A top football manager, but an even better human being. 

That’s how Derek McInnes will remember Craig Brown after his sad passing this week. 

The former Scotland boss died after a short illness aged 82 on Monday. The footballing community has been mourning one of the greatest characters, coaches, and mentors to emerge from these shores. 

McInnes first encountered Brown fairly early in his playing career. He maintained his relationship with him ever since, becoming close with him at Aberdeen in their respective roles. 

Brown’s enthusiasm for life and football is something McInnes admired greatly, and he admits the tributes that have been paid since his death have been very touching. Although, managing well into his 70s like Brown does not appeal to the Kilmarnock boss. 

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“Craig was always very supportive,” the 51-year-old reflected. “I remember doing my B Licence here at Largs when I was 21. But I was also a runner when I was at Morton and I used to come here during the close season – back when the close season lasted three months. It helped to keep my fitness up. 

“I got to know Craig and the guys like Andy Roxburgh, Archie (Knox), Walter (Smith), Dick Campbell and I could see him work close hand. I could see how organised he was, and how good the set up they had with all these top players getting put through their badges. 

“He was always very supportive of every manager. Everyone got the benefit of being in his company. 

“When I was at St Johnstone I came across him a few times and played against him. He was always very engaging, but I got to know him a lot more personally when I took over at Aberdeen and he was on the board. 

“It was good for me having someone like him on the board and things went pretty well. He was always supportive, even with my wife and kids, he was always attentive when they were at games and they loved being around him, telling all the stories. 

“Do I see myself as a manager at 73? Not really, and I don’t really want to imagine it. But he just loved it. He had a real zest for life with his life in Troon and in Aberdeen. 

“He had that old-fashioned quality about doing the right thing, never letting anyone down, being there for people. He was so genuine."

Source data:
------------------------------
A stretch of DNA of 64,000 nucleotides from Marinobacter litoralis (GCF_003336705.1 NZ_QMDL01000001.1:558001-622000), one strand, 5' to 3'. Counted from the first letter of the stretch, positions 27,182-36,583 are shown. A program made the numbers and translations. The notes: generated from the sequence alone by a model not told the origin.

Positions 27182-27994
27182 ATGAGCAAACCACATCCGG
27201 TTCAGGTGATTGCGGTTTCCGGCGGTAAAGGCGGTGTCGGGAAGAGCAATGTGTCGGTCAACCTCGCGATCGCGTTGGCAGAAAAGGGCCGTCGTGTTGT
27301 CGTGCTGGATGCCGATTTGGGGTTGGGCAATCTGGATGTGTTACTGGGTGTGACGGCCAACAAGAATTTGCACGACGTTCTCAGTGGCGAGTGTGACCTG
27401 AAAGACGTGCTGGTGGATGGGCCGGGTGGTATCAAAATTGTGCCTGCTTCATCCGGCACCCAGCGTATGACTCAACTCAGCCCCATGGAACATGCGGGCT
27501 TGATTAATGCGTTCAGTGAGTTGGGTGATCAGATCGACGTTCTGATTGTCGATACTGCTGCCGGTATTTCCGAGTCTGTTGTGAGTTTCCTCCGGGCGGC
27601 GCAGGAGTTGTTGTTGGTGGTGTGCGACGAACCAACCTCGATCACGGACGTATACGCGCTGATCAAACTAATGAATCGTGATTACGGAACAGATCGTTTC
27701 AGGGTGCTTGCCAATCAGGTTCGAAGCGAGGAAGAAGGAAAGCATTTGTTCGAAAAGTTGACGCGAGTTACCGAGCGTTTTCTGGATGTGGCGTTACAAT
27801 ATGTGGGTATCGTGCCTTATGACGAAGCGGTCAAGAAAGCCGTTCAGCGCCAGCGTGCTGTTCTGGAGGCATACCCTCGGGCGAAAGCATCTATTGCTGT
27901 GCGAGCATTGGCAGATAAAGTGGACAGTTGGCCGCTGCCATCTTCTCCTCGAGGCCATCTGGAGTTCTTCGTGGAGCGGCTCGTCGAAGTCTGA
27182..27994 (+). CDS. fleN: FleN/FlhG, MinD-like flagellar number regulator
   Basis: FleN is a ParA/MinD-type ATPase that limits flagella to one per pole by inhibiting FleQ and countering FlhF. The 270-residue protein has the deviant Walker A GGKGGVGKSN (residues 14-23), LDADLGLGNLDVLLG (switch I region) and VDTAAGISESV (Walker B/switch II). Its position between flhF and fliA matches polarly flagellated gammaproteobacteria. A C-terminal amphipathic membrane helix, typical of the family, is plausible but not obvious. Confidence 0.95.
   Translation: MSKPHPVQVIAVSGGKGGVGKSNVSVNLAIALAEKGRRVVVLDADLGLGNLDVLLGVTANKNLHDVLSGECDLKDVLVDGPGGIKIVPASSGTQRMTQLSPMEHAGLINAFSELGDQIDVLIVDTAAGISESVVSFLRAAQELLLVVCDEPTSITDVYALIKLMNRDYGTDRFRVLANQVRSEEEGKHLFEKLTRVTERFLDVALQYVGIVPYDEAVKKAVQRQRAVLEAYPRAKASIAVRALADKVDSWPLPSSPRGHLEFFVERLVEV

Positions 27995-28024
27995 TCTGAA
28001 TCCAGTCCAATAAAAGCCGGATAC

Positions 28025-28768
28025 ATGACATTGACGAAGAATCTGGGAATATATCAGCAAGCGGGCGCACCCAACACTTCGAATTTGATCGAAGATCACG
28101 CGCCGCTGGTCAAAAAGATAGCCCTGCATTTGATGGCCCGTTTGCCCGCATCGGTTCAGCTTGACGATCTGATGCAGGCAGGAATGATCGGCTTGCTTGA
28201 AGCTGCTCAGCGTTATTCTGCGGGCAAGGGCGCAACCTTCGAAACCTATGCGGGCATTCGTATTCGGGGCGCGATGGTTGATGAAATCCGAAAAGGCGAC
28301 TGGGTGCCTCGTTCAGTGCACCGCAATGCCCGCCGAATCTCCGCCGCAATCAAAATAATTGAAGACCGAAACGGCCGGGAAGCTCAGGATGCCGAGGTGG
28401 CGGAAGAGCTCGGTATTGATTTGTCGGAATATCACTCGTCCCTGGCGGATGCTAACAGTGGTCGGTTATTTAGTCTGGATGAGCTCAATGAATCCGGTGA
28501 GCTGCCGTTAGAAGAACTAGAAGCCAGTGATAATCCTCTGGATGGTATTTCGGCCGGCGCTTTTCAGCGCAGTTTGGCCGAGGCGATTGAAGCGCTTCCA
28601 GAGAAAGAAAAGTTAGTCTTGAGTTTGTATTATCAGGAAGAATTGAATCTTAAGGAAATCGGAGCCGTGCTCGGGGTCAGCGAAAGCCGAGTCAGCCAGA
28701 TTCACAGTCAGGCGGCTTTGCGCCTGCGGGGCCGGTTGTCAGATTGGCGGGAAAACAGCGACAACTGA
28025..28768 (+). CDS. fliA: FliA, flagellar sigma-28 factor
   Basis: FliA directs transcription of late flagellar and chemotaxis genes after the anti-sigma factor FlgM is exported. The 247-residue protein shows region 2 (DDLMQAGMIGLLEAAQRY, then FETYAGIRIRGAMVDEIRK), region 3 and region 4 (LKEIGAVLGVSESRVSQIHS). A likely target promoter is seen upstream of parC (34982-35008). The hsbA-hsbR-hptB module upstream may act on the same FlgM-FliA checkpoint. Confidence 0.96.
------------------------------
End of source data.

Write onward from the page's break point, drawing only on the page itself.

McInnes also revealed that he’s been in contact with Brown’s son to pass on his condolences, as he praised his old friend as an “innovator” of the Scottish game. 

“It’s sad when you lose someone and my thoughts are with his family. I’ve reached out to his son John. They have to deal with the loss of their father and grandfather, but for all of us in football, it’s also a sad loss. 

“I think Craig would have been pleased with some of the endorsements and tributes he’s received. They have been really fitting – and well deserved. 

“I thought he was a real innovator who was important for the development of players and coaching education. He was a huge driver in all of that and it shouldn’t be underplayed. As for his achievements as a national manager, I think they’ve always been acknowledged. Perhaps not at the time, but certainly after the first couple of times we failed to qualify for major tournaments. 

“He did a magnificent job. He had such a huge influence on so many players who came under his tutelage. His impact was huge on so many people and on Scottish football. The tributes have been nice to see. 

“People enjoyed being around him, whether it was players, coaches, or the media. The dressing room humour never left him. He loved the craic, telling and hearing funny stories, he was such great company. 

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“It was a brilliant move from Aberdeen to take him on to the board. Everyone liked him. When I first went into the club the staff loved him and Archie and the club recognised he still had a role to play. 

“He’d go at the drop of a hat to a function, he’d mix with supporters, for all he did in the game, he’d still speak to everybody and anybody. 

“He was happy to give his time and it always ended up in a laugh and a joke. That’s a great quality.  

“Good or bad results, he was always the same. Management is not a bed of roses and you have to take criticism that comes your way. But he superseded all of that by the way he was as a person.”